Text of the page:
The snowfall prevented you from discerning the enemy's manoeuvres. The enemy who was so cunning as to follow you masked in that curtain of snow. And you, in a black coat, were a good guide. You only had one cover, and that was Lida.
Heinrich Ivanovich had undoubtedly set some grizzled experts on your tail so as to check on what you and she would do once you were by yourselves. Heinrich Ivanovich's hunches were accurate enough so that he didn't take your shotgun romance for a given. For that reason, as you walked on the streets with Lida, you continued to be repulsed by yourself and kept tripping like a drunkard, and even uttered assorted sentences and proposals, including a proposal for marriage, to Lida and anyone else who would listen.
Lida clung trustingly to your side and talked to herself, looking at her feet and chirping in delight.
"Why couldn't I have met you a long time ago? When I was seventeen, for example. When I was just a girl but completely mature?"
But the two of you had neither a past nor a future together. You took her the way she was, intoxicated and in love, with her ragged fur over her chest, which served nevertheless as rather comfortable protection for your face grown so thin from all your worries. And as you spoke to her about love, you thought lustfully about that sweet moment when you would walk Lida home and then go back to your place, to your isolated apartment, and lie down with a light heart in your clean and unoccupied bed.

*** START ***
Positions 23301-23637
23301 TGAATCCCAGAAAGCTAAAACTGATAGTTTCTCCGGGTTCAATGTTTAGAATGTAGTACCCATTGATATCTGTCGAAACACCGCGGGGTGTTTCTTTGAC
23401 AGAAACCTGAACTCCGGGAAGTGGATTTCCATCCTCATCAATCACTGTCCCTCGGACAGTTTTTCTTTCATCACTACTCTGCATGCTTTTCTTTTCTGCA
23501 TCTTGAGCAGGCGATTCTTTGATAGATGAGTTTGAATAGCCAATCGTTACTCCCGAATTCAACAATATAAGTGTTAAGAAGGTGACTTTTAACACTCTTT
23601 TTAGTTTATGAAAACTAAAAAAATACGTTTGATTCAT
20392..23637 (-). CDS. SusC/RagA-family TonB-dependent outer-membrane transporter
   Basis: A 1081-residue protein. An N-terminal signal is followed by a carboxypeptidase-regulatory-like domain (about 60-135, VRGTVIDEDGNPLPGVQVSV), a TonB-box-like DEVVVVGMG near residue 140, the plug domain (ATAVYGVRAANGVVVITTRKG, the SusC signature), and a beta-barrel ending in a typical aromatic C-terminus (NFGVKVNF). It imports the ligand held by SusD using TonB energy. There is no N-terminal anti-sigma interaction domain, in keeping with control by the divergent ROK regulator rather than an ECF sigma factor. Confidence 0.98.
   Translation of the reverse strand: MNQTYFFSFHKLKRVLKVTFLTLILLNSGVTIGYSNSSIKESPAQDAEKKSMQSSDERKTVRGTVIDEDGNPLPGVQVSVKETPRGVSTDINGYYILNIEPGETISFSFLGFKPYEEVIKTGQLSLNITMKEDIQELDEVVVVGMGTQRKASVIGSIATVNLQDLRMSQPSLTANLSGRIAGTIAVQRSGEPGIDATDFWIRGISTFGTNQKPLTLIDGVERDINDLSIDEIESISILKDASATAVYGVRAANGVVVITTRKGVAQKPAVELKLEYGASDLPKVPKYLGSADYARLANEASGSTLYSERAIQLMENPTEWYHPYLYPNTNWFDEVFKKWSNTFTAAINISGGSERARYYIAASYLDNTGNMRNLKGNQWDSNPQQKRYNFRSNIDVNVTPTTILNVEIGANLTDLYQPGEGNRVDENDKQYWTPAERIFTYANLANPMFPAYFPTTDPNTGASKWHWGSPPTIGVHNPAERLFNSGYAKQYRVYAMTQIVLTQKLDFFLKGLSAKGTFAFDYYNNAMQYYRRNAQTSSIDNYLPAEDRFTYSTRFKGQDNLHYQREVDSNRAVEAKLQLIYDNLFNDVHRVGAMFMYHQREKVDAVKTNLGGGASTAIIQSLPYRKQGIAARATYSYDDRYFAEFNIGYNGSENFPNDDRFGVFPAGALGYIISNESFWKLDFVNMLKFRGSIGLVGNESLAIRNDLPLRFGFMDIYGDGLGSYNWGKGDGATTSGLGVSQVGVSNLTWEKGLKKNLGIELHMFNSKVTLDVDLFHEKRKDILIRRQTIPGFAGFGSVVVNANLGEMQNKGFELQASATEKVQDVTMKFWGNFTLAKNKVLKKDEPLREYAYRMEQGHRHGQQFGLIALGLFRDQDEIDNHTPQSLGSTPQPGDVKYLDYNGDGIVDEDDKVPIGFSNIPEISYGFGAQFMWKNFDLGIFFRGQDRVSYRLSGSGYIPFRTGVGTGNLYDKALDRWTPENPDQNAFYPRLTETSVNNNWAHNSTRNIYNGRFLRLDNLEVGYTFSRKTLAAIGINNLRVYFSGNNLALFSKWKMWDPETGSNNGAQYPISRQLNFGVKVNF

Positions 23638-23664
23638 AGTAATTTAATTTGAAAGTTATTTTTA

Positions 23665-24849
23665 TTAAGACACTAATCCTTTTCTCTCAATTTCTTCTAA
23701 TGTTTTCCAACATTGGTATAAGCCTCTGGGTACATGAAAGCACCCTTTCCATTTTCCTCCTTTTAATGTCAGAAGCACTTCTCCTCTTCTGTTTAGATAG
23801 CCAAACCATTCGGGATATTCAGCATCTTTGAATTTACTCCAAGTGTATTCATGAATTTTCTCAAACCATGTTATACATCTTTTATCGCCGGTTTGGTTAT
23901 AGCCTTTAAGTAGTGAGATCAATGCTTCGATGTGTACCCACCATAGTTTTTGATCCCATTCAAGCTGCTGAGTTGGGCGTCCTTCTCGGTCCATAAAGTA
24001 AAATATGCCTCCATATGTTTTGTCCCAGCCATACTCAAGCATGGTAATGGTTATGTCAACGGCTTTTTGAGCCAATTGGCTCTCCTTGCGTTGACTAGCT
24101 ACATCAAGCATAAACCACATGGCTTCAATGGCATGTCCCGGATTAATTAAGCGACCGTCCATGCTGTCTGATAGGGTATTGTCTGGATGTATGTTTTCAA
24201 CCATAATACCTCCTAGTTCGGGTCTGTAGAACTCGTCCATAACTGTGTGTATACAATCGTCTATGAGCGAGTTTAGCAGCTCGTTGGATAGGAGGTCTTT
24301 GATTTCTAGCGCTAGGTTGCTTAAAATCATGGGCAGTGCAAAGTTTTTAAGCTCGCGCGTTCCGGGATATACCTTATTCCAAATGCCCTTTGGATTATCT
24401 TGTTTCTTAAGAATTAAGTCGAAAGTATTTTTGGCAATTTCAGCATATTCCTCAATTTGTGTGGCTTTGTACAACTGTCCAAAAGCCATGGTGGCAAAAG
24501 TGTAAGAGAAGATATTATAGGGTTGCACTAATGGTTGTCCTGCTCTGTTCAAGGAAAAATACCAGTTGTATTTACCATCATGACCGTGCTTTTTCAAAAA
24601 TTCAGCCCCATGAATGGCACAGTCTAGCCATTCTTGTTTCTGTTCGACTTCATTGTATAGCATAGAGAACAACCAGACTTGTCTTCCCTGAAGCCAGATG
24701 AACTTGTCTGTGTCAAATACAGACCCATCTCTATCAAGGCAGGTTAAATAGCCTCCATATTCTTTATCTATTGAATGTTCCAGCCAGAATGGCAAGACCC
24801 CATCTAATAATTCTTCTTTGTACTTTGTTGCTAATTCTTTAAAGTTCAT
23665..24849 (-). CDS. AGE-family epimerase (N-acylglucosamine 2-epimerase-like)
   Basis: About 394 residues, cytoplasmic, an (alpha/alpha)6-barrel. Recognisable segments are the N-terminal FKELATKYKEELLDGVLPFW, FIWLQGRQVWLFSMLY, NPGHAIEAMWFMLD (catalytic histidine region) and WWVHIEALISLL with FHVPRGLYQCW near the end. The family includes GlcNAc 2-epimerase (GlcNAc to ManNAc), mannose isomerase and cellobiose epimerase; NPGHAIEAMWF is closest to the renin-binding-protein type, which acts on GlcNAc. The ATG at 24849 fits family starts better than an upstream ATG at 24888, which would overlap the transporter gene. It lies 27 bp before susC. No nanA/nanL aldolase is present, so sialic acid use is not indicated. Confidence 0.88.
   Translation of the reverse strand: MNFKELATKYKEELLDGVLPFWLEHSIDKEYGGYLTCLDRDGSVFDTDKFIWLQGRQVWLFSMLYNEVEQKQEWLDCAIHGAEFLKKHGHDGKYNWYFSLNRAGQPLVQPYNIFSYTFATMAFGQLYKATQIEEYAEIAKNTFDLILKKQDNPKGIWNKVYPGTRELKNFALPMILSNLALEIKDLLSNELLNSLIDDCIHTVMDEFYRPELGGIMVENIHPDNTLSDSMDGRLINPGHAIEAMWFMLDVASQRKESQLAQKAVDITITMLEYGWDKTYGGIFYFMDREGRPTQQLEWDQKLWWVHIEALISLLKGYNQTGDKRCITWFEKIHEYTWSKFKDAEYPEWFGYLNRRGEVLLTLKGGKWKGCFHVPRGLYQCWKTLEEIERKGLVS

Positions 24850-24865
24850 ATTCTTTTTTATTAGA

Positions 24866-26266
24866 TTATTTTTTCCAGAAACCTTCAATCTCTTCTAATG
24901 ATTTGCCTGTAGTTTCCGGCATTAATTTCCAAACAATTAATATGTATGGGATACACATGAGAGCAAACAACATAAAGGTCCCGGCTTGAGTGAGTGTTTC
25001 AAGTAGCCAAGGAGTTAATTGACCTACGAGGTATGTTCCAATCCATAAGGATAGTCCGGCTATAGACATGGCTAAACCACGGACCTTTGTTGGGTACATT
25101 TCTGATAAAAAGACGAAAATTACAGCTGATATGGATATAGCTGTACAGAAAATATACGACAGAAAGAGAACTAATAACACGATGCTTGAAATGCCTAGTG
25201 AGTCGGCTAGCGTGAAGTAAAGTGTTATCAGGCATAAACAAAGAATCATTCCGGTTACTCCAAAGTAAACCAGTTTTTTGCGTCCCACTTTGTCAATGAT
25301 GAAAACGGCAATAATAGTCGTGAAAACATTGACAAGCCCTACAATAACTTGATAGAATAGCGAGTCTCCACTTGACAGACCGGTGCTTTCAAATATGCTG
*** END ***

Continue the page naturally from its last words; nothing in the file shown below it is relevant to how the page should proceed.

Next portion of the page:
From time to time you would stop and spin Lida around in a sharp axis, a rapid movement, kissing her on the mouth and her blissfully covered cheeks. And kissing her you would keep peering above her head, which was thrown back in attentiveness, at the murky distance behind you, where darkness and snow, snow and darkness melted in turn.
And they were watching you. And although you couldn't quite make out the look in these eyes fixed on you from every corner, you wanted to proclaim proudly to the whole world:
"Go ahead and look, I'm not afraid! You'll see that I have a lot to do; I love Lida and I'm not to blame for any of this."
Four days he spent in my field of vision. To him I must have seemed like a python whose cold-blooded stare deprived the rabbit of all sensation. His notions of me were pure rubbish. And even if he had taken these silly fantasies as the basis of fact, I didn't know which of us was holding the other by the leash: was I holding him or was he yanking on me? We had both fallen captive, and the glazed looks that we exchanged couldn't be ripped asunder. And although he didn't see me, beneath those whitish lashes throbbed such a nexus of fear and hatred towards me that I wanted to scream: "Stop or I'll swallow you! All I need to do is slam my eyelids and you would tumble like a fly!" This torture was really starting to wear me out.
"Fool! Understand one thing: you live and breathe as long as I look at you. After all, you are only you because I address you. Only once you'd seen God did you become a human being. Oh, you!"
He did not want to listen to my friendly attempts at persuasion. And he had his reasons for everything. For four straight days he got no sleep so as not to let himself be taken by surprise. But at night he would lie on the couch in a state of military preparedness, with his jacket and pants on, now already quite creased, with his boots tightly laced up, and stare into the darkness.